RETINITIS PIGMENTOSA

Retinitis pigmentosa is a genetic disease with no known environmental stimuli and no known cure. While several cures are being researched with some promise, at the time of this writing most RP leads to total and devastating vision loss.

CORNEAL OPACITY

The Cornea is the clear shield that creates the front surface of the eye. As the cornea opacifies, less light enters they eye and blindness can range from subtle vision decrease to total corneal opacification leading to darkening of vision. Corneal opacification can occur secondary to chemical trauma or one of several genetic disease states including corneal dystrophies, keratoconus and corneal degenerations such as pellucid and other marginal degenerations. Certain microbes such as Chlamydia Trachomatis and others can lead to corneal blindess and are particularly common in third-world countries

What to do to reduce your risk of blindness from Corneal Opacification

Regular eye examinations are important in diagnosing conditions that may lead to corneal opacification. Most blindness secondary to corneal opacification can be reversed with corneal transplant surgery. Protecting the eye from chemical trauma when using caustic substances with protective eyewear is crucial.

As always, good eye health, like good health in general is related largely in part to good diet, exercise and healthy lifestyle. This, combined with regular eye examinations by a licensed eye care professional, optometrist or ophthalmologist can help reduce risk of going blind from many eye conditions that left untreated may result in devastating vision loss. For more information on eye and vision care issues visit youreyesite.com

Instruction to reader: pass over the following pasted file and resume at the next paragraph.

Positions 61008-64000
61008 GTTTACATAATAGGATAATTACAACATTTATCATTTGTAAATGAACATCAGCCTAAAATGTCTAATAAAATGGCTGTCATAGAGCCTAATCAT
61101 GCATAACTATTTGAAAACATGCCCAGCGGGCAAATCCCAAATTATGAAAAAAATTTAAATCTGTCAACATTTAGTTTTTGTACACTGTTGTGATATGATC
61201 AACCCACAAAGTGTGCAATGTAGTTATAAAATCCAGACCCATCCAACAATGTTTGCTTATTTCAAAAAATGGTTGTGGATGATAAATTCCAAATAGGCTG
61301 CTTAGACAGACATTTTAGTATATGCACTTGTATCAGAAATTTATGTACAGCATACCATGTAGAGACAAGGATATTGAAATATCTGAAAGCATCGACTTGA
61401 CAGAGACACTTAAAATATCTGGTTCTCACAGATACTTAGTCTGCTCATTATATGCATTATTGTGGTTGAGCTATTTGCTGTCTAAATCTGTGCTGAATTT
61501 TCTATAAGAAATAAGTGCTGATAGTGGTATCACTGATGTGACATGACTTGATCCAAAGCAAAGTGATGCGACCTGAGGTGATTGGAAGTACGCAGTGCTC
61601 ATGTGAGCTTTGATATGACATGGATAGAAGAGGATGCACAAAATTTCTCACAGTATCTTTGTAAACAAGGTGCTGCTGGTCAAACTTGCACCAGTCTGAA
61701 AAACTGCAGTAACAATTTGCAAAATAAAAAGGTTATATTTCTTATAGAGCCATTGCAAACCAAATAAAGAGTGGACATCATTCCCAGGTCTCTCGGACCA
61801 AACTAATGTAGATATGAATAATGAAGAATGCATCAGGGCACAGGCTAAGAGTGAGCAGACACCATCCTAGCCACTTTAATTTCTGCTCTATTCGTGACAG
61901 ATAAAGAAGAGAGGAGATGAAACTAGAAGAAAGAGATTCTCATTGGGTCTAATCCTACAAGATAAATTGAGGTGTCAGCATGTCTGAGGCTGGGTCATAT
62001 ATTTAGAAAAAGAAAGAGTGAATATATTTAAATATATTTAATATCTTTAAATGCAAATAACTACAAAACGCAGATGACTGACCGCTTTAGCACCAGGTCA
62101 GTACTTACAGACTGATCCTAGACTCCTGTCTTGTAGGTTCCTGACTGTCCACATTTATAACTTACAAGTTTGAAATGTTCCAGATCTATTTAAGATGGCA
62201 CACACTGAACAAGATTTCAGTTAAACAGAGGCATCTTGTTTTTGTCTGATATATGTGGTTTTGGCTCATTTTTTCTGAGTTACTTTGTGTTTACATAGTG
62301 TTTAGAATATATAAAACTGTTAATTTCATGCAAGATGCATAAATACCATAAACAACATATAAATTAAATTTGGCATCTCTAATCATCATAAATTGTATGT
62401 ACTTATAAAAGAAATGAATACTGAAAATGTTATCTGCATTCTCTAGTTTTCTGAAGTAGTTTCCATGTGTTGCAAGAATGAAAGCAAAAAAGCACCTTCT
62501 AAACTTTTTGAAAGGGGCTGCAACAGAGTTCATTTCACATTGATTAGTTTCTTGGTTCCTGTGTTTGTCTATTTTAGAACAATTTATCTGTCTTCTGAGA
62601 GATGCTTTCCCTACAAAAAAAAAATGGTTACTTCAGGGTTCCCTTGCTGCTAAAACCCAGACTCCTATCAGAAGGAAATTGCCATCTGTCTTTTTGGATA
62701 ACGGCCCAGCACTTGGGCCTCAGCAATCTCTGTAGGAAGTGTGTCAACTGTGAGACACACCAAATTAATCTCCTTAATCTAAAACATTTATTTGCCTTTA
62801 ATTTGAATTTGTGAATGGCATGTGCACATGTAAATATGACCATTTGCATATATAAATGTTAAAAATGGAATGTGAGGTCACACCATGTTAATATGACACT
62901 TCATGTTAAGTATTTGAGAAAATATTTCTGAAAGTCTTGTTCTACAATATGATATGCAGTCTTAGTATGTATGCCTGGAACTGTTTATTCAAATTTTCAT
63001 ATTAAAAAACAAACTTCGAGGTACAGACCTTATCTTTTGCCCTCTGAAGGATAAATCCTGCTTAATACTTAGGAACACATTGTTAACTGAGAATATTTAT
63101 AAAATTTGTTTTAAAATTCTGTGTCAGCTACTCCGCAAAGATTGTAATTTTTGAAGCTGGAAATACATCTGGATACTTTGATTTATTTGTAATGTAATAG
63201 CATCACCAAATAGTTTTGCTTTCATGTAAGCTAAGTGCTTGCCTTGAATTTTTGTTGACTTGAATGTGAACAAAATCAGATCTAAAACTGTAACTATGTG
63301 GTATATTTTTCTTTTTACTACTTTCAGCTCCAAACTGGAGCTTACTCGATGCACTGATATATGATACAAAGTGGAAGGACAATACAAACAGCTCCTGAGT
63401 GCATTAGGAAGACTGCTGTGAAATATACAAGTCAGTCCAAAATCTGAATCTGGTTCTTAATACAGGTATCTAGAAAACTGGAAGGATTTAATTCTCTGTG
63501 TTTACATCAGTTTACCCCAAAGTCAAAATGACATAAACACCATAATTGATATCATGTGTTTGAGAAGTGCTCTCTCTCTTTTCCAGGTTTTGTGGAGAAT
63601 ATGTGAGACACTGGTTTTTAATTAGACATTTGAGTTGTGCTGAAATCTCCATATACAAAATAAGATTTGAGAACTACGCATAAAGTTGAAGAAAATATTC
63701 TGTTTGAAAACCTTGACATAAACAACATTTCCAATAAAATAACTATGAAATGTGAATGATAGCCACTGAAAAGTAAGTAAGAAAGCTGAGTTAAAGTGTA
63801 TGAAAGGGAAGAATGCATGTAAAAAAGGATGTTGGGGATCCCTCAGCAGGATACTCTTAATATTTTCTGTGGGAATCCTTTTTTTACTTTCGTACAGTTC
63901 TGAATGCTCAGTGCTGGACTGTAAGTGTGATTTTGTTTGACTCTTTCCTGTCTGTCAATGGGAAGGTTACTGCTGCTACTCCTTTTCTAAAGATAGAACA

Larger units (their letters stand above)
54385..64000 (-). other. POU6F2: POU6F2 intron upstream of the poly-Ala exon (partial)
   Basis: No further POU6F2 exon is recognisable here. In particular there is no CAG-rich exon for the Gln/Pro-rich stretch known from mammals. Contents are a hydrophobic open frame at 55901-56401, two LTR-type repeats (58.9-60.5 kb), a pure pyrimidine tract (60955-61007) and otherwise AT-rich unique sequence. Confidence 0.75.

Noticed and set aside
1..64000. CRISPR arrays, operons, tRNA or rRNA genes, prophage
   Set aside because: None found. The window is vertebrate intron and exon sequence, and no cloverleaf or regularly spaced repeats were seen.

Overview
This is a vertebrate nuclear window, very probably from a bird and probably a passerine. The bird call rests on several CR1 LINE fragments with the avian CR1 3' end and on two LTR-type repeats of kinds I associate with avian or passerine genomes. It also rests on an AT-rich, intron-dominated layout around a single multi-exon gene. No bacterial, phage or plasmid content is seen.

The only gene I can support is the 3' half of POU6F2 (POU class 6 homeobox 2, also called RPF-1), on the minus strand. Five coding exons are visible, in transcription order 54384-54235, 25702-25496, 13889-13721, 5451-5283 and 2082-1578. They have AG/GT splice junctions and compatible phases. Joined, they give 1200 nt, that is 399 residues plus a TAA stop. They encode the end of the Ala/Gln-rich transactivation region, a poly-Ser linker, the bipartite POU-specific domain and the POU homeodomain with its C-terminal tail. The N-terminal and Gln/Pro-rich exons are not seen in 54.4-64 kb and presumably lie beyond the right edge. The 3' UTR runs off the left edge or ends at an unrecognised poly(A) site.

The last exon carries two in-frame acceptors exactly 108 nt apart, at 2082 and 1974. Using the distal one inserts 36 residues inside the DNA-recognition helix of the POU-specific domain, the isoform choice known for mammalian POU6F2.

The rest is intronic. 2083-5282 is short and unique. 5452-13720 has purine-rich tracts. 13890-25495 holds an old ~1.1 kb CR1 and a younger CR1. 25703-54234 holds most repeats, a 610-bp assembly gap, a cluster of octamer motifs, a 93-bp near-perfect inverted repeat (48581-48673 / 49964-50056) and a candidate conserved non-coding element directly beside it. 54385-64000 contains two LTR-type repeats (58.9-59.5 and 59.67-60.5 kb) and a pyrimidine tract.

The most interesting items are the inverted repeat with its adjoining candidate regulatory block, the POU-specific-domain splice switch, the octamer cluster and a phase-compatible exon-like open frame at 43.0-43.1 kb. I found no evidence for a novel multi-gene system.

Copyright 2010 – Dr. Alan N. Glazier, Optometrist, PA – All Rights Reserved


6 Responses to “What Could You Go Blind From? Common Blinding Eye Conditions and How To Avoid Them”

  1. [...] See more here: What Could You Go Blind From? Common Blinding Eye Conditions and … [...]

  2. [...] admin wrote an interesting post today. Here’s a quick excerptJuvenile bdiabetes/b, also known as type 1, is genetic. Adult bdiabetes/b, also known as type 2, has a genetic component that is exacerbated through poor lifestyle choices such as bdiet/b, lack of exercise, smoking etc. … [...]

  3. [...] More:  What Could You Go Blind From? Common Blinding Eye Conditions and … [...]

  4. I am sure many people do not understand that the hidden killer is actually smoking. Smoking is actually the main cause of cancer and strokes and We need to have more people spreading the ill effects of smoking and telling them to quit smoking.

  5. I think the best way to prevent any eye disease is to be careful, meaning that some people wait until the last moment to go to the specialist. Any sight issue needs to be taken seriously in order to prevent future bigger problems.

  6. The blog was how do i say it… relevant, finally something that helped me. Thanks:)